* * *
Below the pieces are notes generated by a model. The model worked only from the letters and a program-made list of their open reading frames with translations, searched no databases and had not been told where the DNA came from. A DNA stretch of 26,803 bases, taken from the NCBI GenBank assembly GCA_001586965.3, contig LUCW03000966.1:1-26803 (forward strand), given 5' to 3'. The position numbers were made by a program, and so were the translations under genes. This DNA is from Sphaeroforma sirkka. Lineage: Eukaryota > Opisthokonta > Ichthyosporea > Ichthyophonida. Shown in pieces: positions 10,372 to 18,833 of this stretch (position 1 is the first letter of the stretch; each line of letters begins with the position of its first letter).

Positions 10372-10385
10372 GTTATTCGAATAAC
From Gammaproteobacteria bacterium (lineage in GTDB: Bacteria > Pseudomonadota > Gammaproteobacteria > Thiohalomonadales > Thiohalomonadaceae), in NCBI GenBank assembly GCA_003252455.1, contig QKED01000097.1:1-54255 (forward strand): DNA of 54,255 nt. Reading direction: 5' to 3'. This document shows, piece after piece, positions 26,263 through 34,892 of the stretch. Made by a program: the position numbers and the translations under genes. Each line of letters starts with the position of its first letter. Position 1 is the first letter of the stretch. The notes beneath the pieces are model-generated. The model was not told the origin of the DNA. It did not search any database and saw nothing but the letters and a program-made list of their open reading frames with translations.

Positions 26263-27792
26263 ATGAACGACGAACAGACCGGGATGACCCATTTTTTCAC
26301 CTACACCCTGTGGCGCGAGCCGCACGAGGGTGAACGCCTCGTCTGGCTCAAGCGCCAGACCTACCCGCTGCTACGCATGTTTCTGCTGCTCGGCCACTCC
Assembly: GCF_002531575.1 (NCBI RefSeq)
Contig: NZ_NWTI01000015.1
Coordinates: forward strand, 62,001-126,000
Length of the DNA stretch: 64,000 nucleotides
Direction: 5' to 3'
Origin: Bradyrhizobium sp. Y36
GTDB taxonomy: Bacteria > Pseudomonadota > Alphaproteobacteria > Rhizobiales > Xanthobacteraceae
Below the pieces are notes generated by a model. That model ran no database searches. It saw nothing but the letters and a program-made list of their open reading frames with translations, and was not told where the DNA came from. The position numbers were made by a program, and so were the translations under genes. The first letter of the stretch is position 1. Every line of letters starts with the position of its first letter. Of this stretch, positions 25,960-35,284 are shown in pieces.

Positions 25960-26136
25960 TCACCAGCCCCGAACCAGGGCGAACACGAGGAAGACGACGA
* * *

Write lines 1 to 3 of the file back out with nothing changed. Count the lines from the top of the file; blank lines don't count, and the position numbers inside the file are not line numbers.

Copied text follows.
Below the pieces are notes generated by a model. The model worked only from the letters and a program-made list of their open reading frames with translations, searched no databases and had not been told where the DNA came from. A DNA stretch of 26,803 bases, taken from the NCBI GenBank assembly GCA_001586965.3, contig LUCW03000966.1:1-26803 (forward strand), given 5' to 3'. The position numbers were made by a program, and so were the translations under genes. This DNA is from Sphaeroforma sirkka. Lineage: Eukaryota > Opisthokonta > Ichthyosporea > Ichthyophonida. Shown in pieces: positions 10,372 to 18,833 of this stretch (position 1 is the first letter of the stretch; each line of letters begins with the position of its first letter).

Positions 10372-10385
10372 GTTATTCGAATAAC